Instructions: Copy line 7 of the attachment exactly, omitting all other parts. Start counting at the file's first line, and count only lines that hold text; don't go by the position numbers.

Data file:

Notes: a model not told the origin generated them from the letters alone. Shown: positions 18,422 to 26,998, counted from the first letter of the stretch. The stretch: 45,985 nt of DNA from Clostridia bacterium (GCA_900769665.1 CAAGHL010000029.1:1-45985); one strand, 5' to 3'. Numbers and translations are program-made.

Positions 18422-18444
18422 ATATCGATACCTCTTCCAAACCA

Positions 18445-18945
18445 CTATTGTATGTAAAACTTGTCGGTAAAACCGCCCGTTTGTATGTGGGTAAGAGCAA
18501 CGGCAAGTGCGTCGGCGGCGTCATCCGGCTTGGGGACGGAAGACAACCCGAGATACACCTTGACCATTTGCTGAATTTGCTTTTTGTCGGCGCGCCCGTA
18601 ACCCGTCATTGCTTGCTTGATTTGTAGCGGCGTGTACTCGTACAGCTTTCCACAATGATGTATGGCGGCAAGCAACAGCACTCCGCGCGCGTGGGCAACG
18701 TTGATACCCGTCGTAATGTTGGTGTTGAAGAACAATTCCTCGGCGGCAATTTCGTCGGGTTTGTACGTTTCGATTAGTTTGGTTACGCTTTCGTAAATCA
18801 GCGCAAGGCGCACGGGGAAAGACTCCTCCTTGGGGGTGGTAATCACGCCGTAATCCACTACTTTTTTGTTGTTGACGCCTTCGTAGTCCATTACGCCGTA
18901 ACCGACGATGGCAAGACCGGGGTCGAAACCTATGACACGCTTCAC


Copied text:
18601 ACCCGTCATTGCTTGCTTGATTTGTAGCGGCGTGTACTCGTACAGCTTTCCACAATGATGTATGGCGGCAAGCAACAGCACTCCGCGCGCGTGGGCAACG